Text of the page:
Google Cloud secures deal with the US Department of Defense

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​Google Cloud has announced that it has secured a contract with the United States Department of Defense in order to aid in the detection and countering of cyber threats.

The Google Cloud Console is to manage the applications run by the Defense Innovation Unit across platforms such as Google Cloud, Amazon Web Services (AWS), and Microsoft Azure.

Although no specific sum has been disclosed, the contract is valued at “seven figures”, according to Axios.

"Multi-cloud is the future," Google Cloud VP of public sector Mike Daniels told the publication. "This is now coming to the federal government as well."

The “seven figure” deal is significantly less than the $10bn JEDI contract which involves almost 80% of the Department of Defence's IT systems being migrated to the cloud that could last 10 years. The deal had garnered headlines for the past two years, with multiple cloud vendors, including AWS, Oracle, IBM, and Microsoft, battling to be chosen by the US government.

In December 2018, Google Cloud announced that it would "not be bidding on the JEDI contract because first, we couldn't be assured that it would align with our AI Principles, and second, we determined that there were portions of the contract that were out of scope with our current government certifications”.

However, the announcement of the new deal with the US Department of Defense might signify that Google has since earned those certifications.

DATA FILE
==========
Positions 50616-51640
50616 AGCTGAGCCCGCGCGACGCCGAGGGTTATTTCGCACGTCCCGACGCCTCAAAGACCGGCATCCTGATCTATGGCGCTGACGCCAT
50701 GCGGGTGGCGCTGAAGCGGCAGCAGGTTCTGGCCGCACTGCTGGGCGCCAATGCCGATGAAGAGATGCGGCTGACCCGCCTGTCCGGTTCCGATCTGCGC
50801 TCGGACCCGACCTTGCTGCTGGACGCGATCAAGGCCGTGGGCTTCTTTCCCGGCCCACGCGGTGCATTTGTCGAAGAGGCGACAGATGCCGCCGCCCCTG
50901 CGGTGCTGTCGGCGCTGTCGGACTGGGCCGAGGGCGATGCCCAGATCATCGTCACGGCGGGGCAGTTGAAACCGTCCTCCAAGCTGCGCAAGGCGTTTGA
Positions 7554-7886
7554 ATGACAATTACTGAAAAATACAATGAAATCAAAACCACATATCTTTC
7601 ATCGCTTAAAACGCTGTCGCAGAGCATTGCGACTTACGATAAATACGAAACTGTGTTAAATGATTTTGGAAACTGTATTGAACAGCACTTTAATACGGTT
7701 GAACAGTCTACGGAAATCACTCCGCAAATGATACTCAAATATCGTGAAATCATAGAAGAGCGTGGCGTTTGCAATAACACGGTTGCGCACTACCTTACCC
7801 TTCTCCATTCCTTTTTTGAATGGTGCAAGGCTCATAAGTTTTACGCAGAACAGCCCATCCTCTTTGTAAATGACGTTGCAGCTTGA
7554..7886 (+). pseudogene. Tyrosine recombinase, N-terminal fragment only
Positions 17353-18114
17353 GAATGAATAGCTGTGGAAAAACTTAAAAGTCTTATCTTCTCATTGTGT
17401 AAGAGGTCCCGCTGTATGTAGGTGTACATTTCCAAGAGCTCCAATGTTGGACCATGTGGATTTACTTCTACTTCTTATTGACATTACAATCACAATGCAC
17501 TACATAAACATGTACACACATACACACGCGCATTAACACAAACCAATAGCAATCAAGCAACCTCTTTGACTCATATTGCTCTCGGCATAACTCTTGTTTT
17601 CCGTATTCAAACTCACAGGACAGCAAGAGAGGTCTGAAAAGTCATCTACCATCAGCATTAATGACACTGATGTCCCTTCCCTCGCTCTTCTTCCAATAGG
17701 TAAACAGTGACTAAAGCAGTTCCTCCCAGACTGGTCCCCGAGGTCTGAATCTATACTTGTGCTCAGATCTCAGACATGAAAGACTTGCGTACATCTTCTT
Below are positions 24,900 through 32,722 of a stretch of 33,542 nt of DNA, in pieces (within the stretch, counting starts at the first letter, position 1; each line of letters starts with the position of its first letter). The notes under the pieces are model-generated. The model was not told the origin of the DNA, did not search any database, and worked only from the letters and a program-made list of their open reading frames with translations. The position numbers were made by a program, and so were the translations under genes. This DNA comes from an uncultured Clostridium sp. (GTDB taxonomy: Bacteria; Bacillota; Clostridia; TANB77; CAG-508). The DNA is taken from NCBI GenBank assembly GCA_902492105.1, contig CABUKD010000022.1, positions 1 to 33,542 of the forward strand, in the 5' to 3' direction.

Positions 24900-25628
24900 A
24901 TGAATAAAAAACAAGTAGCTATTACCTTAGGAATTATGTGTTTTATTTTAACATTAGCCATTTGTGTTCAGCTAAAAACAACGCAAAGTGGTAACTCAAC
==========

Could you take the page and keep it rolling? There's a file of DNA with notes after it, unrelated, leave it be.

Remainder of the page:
The news comes a month after an internal investigation by the Department of Defence (DoD) found that the October 2019 decision to award the JEDI contract to Microsoft was administered fairly, despite widespread reports of political interference.

The JEDI project was halted in February in order to determine whether Department of Defence improperly evaluated a Microsoft storage price scenario. Prior to that, AWS filed an appeal claiming that "political influence" led the Pentagon to award the $10bn contract to Microsoft. Although it was believed at the time that AWS was "likely to succeed" in the court challenge, that was not the case.

Sabina Weston

Having only graduated from City University in 2019, Sabina has already demonstrated her abilities as a keen writer and effective journalist. Currently a content writer for Drapers, Sabina spent a number of years writing for ITPro, specialising in networking and telecommunications, as well as charting the efforts of technology companies to improve their inclusion and diversity strategies, a topic close to her heart.

Sabina has also held a number of editorial roles at Harper's Bazaar, Cube Collective, and HighClouds.